Q: Dear Sister Carmen, in your recent series on getting stuck in spiritual growth (which was very helpful by the way) you mentioned the idea of “attachments.” I think I understand this as I have read a bit of St. John of the Cross. However, I would be grateful if you could help me understand it a bit better and for any practical advice about identifying attachments and then shedding them. I remember St. John of the Cross said that a bird is tethered to the earth with a small string or a large rope. It doesn’t matter how significant the attachment, but any attachment will hinder our flight to God. Thank you for giving your life to the Church sister. We are so grateful to you for your love of Christ and the depth of your ability to help us love him too.
What are Attachments?
St. John of the Cross uses a striking example to illustrate the need for the mortification of all voluntary desires. Just what did St. John of the Cross mean when he said that a bird is tethered to the earth whether with a small string or with a large rope (Ascent, Chapter 11, #4)? Simply this, it doesn’t matter how significant the attachment, as any attachment will hinder our flight to God.
Not too long ago I was called upon to help a bird in distress. It was a female Gambel’s quail that had flown into our chain-linked fence and become totally attached. The bird, which obviously had been there awhile, looked frightened and miserable with its neck stuck in one chain link and each foot and wing in a different chain link. It was held immobile by five different links. There was no way the bird could free itself! I slowly approached to lessen the stress of fear for the bird and worked on freeing its neck first, then each foot. I was apprehensive about working with the wings for fear of breaking them. All went well however and when the second wing was freed, the bird immediately knew it was no longer attached and exploded into the air winging its way across the desert.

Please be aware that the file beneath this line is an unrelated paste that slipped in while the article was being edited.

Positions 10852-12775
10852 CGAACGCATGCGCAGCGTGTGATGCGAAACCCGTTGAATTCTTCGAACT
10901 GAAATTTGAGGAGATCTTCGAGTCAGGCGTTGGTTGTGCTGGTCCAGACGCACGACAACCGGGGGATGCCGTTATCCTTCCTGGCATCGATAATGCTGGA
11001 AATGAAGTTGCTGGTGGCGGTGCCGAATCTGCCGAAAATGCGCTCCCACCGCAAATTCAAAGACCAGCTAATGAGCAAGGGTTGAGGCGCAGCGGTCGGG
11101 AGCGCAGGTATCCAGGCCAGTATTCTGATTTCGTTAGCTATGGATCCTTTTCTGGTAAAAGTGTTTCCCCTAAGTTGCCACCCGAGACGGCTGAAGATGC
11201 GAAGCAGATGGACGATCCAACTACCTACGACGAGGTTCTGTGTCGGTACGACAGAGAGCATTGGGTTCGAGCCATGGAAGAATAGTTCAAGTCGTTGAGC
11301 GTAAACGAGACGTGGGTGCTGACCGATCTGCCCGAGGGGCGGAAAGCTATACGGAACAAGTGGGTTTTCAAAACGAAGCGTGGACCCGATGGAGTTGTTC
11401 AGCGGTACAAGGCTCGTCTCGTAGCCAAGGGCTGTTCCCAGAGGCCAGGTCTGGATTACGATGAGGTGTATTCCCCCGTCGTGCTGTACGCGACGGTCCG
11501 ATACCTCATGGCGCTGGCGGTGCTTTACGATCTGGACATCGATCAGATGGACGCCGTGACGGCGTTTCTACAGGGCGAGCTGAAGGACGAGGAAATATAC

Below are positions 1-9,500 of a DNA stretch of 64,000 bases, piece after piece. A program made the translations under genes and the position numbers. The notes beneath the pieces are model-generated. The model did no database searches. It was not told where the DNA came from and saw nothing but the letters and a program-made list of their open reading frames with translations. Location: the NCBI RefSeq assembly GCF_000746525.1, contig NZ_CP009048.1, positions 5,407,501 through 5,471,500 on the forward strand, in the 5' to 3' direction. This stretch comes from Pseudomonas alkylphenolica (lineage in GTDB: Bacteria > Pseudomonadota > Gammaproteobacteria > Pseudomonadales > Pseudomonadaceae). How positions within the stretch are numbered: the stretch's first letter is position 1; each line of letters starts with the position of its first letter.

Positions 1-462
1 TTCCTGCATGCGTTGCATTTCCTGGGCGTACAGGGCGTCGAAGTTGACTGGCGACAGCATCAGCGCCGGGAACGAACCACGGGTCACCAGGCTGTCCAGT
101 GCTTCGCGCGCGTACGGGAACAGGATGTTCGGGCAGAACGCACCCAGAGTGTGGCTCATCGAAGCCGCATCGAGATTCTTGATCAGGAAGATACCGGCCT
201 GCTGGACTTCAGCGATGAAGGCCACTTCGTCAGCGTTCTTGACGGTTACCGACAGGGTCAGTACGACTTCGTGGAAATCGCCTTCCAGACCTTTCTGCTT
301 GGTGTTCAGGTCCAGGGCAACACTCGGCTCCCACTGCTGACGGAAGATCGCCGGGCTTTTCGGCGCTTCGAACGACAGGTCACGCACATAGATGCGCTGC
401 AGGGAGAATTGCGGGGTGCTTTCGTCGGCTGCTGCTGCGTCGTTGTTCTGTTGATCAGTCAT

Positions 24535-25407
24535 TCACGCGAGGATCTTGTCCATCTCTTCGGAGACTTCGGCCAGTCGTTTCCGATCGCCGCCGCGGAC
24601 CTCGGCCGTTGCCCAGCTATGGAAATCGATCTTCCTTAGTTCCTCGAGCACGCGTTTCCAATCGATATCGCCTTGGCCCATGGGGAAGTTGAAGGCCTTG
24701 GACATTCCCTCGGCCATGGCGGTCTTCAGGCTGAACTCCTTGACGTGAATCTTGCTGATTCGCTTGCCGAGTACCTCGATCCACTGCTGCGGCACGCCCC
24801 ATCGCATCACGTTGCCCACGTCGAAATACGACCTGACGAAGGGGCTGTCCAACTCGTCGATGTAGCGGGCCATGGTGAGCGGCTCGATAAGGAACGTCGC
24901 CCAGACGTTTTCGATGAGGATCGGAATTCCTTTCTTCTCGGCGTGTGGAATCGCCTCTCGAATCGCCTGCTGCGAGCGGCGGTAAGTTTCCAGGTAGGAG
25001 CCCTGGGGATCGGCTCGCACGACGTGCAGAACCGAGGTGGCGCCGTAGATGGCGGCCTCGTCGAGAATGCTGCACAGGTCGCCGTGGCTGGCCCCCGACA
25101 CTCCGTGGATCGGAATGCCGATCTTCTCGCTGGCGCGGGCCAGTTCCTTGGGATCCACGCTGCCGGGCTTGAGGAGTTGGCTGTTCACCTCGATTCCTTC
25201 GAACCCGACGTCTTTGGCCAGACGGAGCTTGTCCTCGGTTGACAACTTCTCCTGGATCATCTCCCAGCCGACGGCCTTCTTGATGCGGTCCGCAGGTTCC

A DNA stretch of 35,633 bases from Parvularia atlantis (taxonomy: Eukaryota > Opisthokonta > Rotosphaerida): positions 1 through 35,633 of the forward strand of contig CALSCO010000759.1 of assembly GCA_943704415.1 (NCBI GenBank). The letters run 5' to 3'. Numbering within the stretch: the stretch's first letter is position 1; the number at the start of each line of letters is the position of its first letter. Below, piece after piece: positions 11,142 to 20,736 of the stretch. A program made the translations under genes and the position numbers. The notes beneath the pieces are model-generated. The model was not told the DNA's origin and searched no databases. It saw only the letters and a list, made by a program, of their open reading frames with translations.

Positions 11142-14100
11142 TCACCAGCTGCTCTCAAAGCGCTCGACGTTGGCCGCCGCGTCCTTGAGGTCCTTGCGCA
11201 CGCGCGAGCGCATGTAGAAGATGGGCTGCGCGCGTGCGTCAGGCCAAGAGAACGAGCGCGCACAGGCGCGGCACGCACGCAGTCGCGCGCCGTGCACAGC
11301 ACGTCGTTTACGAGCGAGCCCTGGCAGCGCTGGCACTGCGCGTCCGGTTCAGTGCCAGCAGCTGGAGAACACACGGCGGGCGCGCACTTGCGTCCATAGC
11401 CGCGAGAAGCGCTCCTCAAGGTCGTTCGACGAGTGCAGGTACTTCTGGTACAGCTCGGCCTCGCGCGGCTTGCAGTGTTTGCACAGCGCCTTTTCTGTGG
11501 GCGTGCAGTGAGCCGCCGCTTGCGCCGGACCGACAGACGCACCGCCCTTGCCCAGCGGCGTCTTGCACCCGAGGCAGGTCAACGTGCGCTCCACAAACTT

Certainly this example shows how attachment hinders freedom. But let’s move this to the spiritual realm. In the Modern Catholic Dictionary Father John A. Hardon, S.J. defines an attachment as follows:
Emotional dependence either of one person on another, or of a person on some real or illusory object. …the first condition for progress in sanctity is some mastery over one’s attachments.
Scripture affirms that Creation is good; after each creation account we read, ”… and God saw that it was good.” When God had made man He saw that it was very good and He gave him dominion over the other creatures. Thus there was a hierarchy in creation. God provided for man’s needs. Endowed with sensory perception we not only interact with creation to supply our needs but we take pleasure in creation through our senses of sight, hearing, smell, taste and touch. In creating the world in which God has placed us He has endowed it with a beauty, perceived through our various senses, which is but a meager reflection of His own infinite Beauty. He intends that we enjoy this beauty as a way of leading us to Him, not to seek it for itself.
We fail to practice mastery over our attachments when we use them
- in excess of our needs;
- for purposes other than that for which they were intended;
- as ends rather than as means to a legitimate end.
The most fundamental basis of our spiritual life is the recognition that we are creatures and that God is our Creator. To prefer a creature to the Creator has made us prefer a lesser good. When we cling to a creature we become like that creature. No matter how good that creature may be, it is nevertheless finite. If we are attached to what is finite we will be unable to enter into the transforming union of the infinite – Divine Beauty.
For what has the creature to do with the Creator? What has sensual to do with spiritual? Visible with invisible? Temporal with eternal? Food that is heavenly, spiritual and pure with food that is of sense alone and is purely sensual? Christlike poverty of spirit with attachment to aught soever? (Ascent, Chapter 4, #1)
In our next post we will provide some insight into how we can identify our own attachments.
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